Numismatics offers much that other collecting fields lack
- Published: May 19, 2015, 3 AM
The success of the rare coin hobby (or industry if you like to call it that) is marvelous. We can all be happy and proud that it is so strong.
I can contemplate a number of assets that have been and are central to this. There is Coin World, of course, and other periodicals.
Certified grading services are high on the list as well, as they build confidence. Ditto for specialized societies, whose members tend to stay with numismatics for a long time.
A nod must go to auction houses and rare coin dealerships for making coins available and disseminating information. And, what would we do without the Internet?
David Hall’s invention of Registry Sets at Professional Coin Grading Service has probably added hundreds of millions of dollars to the cumulative worth of coins in various collections and inventories, never mind that only a teensy weensy percentage of collectors are thus involved (4,000 or so, I think).
Lure of gold and silver
The same goes for the lore and lure of gold and silver, sunken treasures, and other hoards (the Treasury release of 1962 comes to mind).
Most of these factors are not present in such fields as collecting art, books, antiques, prints, automobiles, manuscripts, or dozens of others.
Whitman Publishing LLC, for which I am the numismatic director (one of the many pleasures of my life), is another foundation stone. You may be surprised to learn that most Whitman numismatic books are sold nationwide to noncollectors.
As such, a more powerful influence to draw people to the world’s greatest hobby (opinion here) cannot be imagined!
A Guide Book of United States Coins is one of the top 10 best-selling nonfiction books of all time. Everyone benefits!
Another new reference
I have just read the first chapter of a book Dennis Tucker, who holds down the office of publisher at Whitman, is doing, American Gold and Silver: U.S. Mint Collector and Investor Coins and Medals, Bicentennial to Date. The book should be in bookstores this autumn.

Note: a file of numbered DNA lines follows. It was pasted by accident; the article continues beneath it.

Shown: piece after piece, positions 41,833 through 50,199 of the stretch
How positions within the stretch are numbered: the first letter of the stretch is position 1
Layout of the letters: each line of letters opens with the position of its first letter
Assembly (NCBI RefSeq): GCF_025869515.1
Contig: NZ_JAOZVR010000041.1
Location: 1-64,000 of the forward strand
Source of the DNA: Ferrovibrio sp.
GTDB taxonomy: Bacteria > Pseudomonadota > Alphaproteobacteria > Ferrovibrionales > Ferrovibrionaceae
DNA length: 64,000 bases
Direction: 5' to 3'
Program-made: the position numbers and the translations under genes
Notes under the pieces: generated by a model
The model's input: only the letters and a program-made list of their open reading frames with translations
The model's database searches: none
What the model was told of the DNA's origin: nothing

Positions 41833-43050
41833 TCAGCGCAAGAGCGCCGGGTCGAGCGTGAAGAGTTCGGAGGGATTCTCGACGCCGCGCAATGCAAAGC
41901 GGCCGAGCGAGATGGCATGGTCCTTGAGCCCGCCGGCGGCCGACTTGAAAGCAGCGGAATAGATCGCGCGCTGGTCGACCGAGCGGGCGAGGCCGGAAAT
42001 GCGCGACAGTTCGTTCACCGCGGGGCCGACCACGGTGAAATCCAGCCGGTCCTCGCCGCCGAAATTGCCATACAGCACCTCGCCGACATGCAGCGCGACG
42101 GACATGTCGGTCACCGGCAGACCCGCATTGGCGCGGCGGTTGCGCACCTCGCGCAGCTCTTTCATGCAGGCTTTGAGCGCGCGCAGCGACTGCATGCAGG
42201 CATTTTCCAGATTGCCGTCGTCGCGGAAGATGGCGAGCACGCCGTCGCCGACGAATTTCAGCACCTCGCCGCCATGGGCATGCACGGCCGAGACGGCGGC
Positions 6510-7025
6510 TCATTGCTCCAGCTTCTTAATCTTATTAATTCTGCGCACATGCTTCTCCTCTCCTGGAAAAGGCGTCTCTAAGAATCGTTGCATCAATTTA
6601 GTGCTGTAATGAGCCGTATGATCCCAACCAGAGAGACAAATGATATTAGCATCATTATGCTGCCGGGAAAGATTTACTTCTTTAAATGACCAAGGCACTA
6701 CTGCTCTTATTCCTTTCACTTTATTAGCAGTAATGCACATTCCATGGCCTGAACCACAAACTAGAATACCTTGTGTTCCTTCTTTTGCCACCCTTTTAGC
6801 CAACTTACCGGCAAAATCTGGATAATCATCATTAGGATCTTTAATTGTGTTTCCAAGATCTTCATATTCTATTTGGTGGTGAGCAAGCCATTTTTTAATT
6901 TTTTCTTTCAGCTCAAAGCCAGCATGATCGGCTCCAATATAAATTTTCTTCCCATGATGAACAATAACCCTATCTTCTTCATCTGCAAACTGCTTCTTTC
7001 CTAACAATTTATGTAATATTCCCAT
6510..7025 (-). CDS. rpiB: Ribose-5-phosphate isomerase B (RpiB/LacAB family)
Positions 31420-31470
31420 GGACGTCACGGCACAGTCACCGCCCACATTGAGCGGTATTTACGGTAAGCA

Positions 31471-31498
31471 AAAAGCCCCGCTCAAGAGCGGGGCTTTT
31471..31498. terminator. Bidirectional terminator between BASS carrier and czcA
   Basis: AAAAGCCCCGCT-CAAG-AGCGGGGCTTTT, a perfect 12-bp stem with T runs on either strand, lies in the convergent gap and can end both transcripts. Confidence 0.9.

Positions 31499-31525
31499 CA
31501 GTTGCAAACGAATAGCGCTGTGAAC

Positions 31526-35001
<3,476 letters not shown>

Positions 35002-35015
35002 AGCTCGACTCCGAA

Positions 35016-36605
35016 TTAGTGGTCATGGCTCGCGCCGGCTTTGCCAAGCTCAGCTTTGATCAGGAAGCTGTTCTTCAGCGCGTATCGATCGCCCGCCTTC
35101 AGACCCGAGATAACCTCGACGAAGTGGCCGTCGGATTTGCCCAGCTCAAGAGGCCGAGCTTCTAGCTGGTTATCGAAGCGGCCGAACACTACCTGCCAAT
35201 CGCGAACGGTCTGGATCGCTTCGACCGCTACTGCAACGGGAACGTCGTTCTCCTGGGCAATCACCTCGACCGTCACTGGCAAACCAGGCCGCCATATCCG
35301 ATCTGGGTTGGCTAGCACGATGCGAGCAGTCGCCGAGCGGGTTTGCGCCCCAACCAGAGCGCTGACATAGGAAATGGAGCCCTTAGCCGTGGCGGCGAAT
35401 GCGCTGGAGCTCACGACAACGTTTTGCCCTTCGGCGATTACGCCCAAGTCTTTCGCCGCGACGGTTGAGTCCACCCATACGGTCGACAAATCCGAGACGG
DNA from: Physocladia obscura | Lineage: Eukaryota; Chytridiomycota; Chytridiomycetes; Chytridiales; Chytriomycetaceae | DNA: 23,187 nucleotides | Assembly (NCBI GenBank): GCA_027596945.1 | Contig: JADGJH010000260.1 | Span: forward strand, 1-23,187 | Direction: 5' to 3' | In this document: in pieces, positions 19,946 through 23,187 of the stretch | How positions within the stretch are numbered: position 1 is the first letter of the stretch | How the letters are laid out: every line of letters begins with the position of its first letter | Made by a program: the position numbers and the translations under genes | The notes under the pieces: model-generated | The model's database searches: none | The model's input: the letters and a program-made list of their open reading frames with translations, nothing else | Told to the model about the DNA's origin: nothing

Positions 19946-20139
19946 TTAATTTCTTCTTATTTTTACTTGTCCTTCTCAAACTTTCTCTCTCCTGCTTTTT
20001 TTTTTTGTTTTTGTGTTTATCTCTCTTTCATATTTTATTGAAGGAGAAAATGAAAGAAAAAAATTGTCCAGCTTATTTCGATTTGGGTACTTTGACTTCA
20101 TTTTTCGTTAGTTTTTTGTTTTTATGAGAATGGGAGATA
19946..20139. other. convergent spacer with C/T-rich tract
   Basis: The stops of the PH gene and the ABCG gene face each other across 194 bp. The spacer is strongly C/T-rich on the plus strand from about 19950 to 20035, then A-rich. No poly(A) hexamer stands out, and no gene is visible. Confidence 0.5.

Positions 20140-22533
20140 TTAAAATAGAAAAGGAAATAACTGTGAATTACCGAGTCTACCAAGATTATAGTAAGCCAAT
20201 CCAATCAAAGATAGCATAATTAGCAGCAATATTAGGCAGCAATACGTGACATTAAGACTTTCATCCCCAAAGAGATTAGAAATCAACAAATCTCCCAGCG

I could probably get up on a proverbial soapbox and give a half-hour speech on the 1907 Saint-Gaudens, Roman Numerals $20 double eagle, the 1848 Coronet, CAL. $2.50 quarter eagle, an 1857-S Coronet double eagle from the SS Central America treasure, or an octagonal $50 “slug” by Augustus Humbert, and I wrote a book on the 1822 Capped Head $5 half eagle.
At the same time, if you asked me to discourse on American gold bullion and commemorative coins from 1986 to date I would not be at a loss to do that, either.
I would have a few inside stories, anecdotes, or anything else that is not generally known.
United States gold
As I look through Dennis’ other chapters when they are sent to me and other Whitman proofreaders I know I will learn a lot.
You will too.
Starting next week my column will be about gold — not modern issues, but coins dating back to Colonial times onward, continuing into the 20th century to 1933, when the last such coins were made for general circulation.
We have had eight Mints in our history: Philadelphia, Dahlonega, Charlotte, New Orleans, San Francisco, Carson City, Denver and West Point. Gold (with silver for some) was directly responsible for all but Philadelphia, Denver and New Orleans!
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